Monthly Archives: August 2014

It just happened?

In her beautiful book The Other Buddhism, Caroline Brazier tells the story of a swarm of bees who return years after their removal, to their home in the roof above her mother in law Irene’s bedroom window, the morning after her death. Caroline and her husband had walked into the garden, among the trees and plants Irene had so loved, at the very moment the swarm arrived and settled. She writes:

Why did the bees come? What brought them to Irene’s window that morning? Why did we go into the garden? Why did I look up? The questions bring further questions. Answers do not come. And if they do, perhaps something is lost.

No answers.

In their arrival, the bees help me to touch something beyond expression. I cannot say why they arrived at that point. I have no metaphysic or natural explanation to fall back on. The timing seemed to belie coincidence, and yet my practical mind finds no reason for their coming. They speak to my being in a different language.Their presence resonates with ancient stories of portentous occurrences. It connects me with feelings and intuitions that go beyond words. Like the rising of a snipe [she is referring to Saigyo’s poem ‘The First Winds of Autumn’], the bees are as messengers of the gods.

Stepping onto a different path we go beyond our rational minds into another kind of knowing… We feel held by a deep bodily knowledge of truth, without having words to ascribe to the process of knowing. This is the foundation of faith, and faith is the starting point and the end of the spiritual journey…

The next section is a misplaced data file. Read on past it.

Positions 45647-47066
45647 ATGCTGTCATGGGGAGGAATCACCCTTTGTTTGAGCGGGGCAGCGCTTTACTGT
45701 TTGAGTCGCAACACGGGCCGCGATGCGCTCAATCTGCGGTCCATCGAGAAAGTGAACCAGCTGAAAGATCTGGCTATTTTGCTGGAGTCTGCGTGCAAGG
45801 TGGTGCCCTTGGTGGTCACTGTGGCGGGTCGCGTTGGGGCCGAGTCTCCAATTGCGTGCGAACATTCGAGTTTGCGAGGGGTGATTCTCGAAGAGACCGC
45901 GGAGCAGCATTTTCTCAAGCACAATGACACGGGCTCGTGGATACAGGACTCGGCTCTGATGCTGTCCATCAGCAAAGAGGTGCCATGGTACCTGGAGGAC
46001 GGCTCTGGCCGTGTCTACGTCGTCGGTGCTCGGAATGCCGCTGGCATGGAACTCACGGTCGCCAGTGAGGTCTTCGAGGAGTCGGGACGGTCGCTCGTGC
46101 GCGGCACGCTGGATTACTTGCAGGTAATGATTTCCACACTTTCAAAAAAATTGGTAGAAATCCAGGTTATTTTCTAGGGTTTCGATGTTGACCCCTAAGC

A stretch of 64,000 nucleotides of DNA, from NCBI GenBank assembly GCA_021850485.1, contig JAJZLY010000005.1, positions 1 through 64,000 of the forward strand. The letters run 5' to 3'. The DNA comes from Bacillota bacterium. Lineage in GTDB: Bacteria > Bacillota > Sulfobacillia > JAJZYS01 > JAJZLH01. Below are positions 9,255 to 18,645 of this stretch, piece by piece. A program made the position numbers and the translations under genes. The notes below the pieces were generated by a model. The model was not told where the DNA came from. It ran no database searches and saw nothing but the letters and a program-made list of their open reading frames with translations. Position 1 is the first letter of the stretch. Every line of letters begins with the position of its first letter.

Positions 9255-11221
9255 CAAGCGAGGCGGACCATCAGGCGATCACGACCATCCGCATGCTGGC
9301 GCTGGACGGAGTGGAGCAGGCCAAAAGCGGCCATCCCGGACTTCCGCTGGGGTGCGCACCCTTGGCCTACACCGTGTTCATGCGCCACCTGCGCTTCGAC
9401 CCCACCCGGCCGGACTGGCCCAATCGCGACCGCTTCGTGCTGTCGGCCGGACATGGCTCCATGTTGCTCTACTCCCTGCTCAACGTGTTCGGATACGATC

Beyond the ordinary is the unseen. Beyond the extra-ordinary the unseen becomes a little more visible, but yet remains shrouded in its own mystery. Faith involves the recognition of a world beyond self… It is the acceptance that forces shape our lives which we do not and cannot understand…

CG Jung, with his passion for explaining spiritual things, came up with the term “synchronicity” to describe what he termed an “acausal connecting principle”, in which, following discussions with the theoretical physicists Albert Einstein and Wolfgang Pauli, he related the concept to relativity theory and quantum mechanics.

Jung may or may not have been right – despite Marie-Louise von Franz’s plea for further research, no one to my knowledge has seriously explored the theory’s implications – but what he was speaking of resonates with the life of faith on more than one level.

We recognise synchronicity by a deep instinct. Something within us cannot ever quite accept that things “just happen”. We think of people, and they suddenly ring up out of the blue. We ponder whether we are called to some role or occupation, and within a few days receive a job offer. Most strikingly, we pray, and in Tennyson’s words, “more things are wrought by prayer than this world dreams of…”

Increasingly, my heart is “held by a deep bodily knowledge of truth, without having words to ascribe to the process of knowing.” Yet my own knowing is for me deeper and more sure than any awareness of fact, or academic discipline. I long for this path, for the flying up of snipe in the marsh at evening, for the voice of the tide along the sand as the sun sets.

Love, coolness, gentleness and dear unity…